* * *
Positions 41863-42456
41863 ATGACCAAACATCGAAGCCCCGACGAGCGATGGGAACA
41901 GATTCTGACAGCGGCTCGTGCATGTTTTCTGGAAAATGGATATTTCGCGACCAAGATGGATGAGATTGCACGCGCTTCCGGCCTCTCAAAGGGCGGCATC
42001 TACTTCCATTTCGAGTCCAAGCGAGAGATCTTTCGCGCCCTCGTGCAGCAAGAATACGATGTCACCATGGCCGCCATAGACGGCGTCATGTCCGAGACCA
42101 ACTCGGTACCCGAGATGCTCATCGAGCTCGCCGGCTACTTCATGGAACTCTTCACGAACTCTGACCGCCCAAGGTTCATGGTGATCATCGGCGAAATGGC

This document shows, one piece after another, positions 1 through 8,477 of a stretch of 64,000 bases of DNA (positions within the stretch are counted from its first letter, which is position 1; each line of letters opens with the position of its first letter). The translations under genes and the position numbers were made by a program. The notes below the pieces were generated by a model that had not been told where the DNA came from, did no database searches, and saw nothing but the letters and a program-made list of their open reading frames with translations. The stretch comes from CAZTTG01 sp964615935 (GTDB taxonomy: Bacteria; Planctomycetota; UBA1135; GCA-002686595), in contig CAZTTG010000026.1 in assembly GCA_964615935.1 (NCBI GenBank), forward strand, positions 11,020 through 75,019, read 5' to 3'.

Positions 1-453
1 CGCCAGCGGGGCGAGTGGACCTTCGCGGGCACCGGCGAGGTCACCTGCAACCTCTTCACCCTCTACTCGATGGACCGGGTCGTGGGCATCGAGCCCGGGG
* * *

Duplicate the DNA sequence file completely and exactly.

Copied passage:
Positions 41863-42456
41863 ATGACCAAACATCGAAGCCCCGACGAGCGATGGGAACA
41901 GATTCTGACAGCGGCTCGTGCATGTTTTCTGGAAAATGGATATTTCGCGACCAAGATGGATGAGATTGCACGCGCTTCCGGCCTCTCAAAGGGCGGCATC
42001 TACTTCCATTTCGAGTCCAAGCGAGAGATCTTTCGCGCCCTCGTGCAGCAAGAATACGATGTCACCATGGCCGCCATAGACGGCGTCATGTCCGAGACCA
42101 ACTCGGTACCCGAGATGCTCATCGAGCTCGCCGGCTACTTCATGGAACTCTTCACGAACTCTGACCGCCCAAGGTTCATGGTGATCATCGGCGAAATGGC

This document shows, one piece after another, positions 1 through 8,477 of a stretch of 64,000 bases of DNA (positions within the stretch are counted from its first letter, which is position 1; each line of letters opens with the position of its first letter). The translations under genes and the position numbers were made by a program. The notes below the pieces were generated by a model that had not been told where the DNA came from, did no database searches, and saw nothing but the letters and a program-made list of their open reading frames with translations. The stretch comes from CAZTTG01 sp964615935 (GTDB taxonomy: Bacteria; Planctomycetota; UBA1135; GCA-002686595), in contig CAZTTG010000026.1 in assembly GCA_964615935.1 (NCBI GenBank), forward strand, positions 11,020 through 75,019, read 5' to 3'.

Positions 1-453
1 CGCCAGCGGGGCGAGTGGACCTTCGCGGGCACCGGCGAGGTCACCTGCAACCTCTTCACCCTCTACTCGATGGACCGGGTCGTGGGCATCGAGCCCGGGG